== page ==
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Benson J. Lossing, Pictorial Field Book of the Civil War. Volume 3. 1 1 Browse Search
Knight's Mechanical Encyclopedia (ed. Knight) 1 1 Browse Search
Adam Badeau, Grant in peace: from Appomattox to Mount McGregor, a personal memoir 1 1 Browse Search
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Benson J. Lossing, Pictorial Field Book of the Civil War. Volume 3., Chapter 5: the Chattanooga campaign.--movements of Sherman's and Burnside's forces. (search)
nt overtook him. On the following morning he marched on to Greysville, on the East Chickamauga, where he found Palmer and his command, who, on the previous evening, had struck a rear-guard under General Gist, and captured three of his guns and some prisoners. There Sherman halted, and sent Howard to destroy a large section of the railway which connected Dalton with Cleveland, and thus severed the communication between Bragg and Burnside. Hooker, meanwhile, had pushed on to Ringgold, Nov. 27, 1868. Osterhaus in advance, Geary following, and Cruft in the rear, and finding at every step evidences of Bragg's precipitate flight. Stragglers were numerous, and were made prisoners. When the head of the pursuers reached Ringgold, the rear of the pursued had just left it. A little beyond is a narrow gap in Taylor's Ridge, sufficiently wide for the passage of the ]east Chickamauga River and the railway, with margins rising several hundred feet. There General Cleburne (called, as we have o
nutes to the action of a screw-press. The face of the mold being afterward black-leaded, an electrotype cast was taken. He also made stereotype-plates from the same substance, the mold being obtained in the above manner, and the plate formed under pressure while heated. Stereotype-mold drying-press (paper process). Iron electrotypes were made by Klein, a Russian, and the process patented in the United States, September 29, 1868. See also Scientific American, November 18 and November 27, 1868. In Joyce's process for obtaining plates in relief from intaglio molds, patented July 14, 1874, a smooth plate of iron, such as is used in the clay process of stereotyping, is covered with a thin layer of suitable composition, ordinary thin clay and pulverized plaster. When dry, the design or writing is cut into the composition by means of pointed or sharp-edged graving-tools, so as to expose the face of the plate at those parts which are to show black in the print. The nature of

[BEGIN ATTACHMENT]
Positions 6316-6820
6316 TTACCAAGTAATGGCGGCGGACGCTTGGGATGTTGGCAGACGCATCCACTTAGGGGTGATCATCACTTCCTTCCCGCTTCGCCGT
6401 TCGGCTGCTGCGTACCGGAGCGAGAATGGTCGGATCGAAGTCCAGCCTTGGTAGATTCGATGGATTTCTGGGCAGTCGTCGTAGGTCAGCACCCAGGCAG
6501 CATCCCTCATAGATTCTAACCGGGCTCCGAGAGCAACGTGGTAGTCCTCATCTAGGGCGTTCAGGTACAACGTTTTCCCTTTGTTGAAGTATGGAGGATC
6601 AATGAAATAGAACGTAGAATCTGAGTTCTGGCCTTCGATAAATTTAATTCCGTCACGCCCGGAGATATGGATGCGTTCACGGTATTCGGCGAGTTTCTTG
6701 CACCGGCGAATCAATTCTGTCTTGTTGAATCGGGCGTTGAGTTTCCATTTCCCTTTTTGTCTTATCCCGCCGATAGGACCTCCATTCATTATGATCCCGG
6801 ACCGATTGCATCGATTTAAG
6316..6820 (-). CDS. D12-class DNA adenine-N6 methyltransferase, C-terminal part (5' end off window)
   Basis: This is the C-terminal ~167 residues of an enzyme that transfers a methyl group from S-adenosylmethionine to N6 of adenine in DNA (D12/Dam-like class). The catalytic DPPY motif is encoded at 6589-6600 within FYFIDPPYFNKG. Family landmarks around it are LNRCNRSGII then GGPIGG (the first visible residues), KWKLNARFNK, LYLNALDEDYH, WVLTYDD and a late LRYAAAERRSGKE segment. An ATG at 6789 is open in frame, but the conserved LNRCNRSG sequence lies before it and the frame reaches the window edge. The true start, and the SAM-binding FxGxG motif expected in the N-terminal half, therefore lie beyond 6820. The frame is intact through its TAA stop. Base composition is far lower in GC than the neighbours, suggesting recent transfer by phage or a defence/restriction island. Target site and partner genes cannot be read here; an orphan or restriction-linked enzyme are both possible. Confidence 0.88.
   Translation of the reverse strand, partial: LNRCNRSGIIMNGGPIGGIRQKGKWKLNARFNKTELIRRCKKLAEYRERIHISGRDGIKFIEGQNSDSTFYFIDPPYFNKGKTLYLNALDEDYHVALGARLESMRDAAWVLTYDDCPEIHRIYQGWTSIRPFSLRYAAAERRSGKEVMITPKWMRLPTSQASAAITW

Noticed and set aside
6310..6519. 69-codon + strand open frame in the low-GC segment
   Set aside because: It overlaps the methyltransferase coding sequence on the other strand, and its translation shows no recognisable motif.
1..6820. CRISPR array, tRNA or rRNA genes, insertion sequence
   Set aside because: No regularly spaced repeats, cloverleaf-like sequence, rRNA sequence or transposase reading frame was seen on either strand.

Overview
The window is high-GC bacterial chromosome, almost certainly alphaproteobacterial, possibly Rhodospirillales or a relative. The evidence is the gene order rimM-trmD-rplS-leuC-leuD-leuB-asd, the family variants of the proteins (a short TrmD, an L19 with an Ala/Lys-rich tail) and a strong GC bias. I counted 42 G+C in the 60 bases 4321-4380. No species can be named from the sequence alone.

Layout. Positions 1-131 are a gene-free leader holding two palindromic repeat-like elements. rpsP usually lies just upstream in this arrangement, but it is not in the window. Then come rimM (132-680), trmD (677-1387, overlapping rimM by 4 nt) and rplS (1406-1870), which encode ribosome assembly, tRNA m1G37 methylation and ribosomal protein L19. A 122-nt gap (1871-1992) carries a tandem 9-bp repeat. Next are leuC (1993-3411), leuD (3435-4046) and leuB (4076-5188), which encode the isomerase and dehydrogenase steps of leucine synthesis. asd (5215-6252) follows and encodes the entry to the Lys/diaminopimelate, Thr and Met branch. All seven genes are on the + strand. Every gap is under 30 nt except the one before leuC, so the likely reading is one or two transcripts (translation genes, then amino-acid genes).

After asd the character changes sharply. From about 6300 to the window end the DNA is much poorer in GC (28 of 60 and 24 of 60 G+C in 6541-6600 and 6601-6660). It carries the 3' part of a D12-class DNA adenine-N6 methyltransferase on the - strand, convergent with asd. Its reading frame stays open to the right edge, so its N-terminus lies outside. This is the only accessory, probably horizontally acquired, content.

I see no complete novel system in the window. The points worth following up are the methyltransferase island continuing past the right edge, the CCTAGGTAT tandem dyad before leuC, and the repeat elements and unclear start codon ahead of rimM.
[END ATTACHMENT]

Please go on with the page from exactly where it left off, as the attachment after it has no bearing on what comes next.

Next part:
l Grant to Mr. Blest-Gana, Chilian Minister to the United States. Mr. Blest-Gana had been the Chilian Minister at Washington nearly a year when Grant was elected President, and he wrote at once to offer his congratulations. I have elsewhere told of the respect Grant always showed for the representatives of the various American republics, and the more than amicable relations he strove to maintain with them all, both in their personal and official capacities. Washington, D. C., Nov. 27th, 1868. Sr. D. A. Blest-Gana, Minister, etc. dear Sir,—Your esteemed congratulatory letter is rec'd. Please accept my thanks for the kind expressions it contains both towards me personally and to the government of the United States. The tendency of the world at this time seems to be towards free government. May it go on until all are as free as we are, and as prosperous. I hope the day is not far distant when Republican Governments, especially those on this continent, will be in suc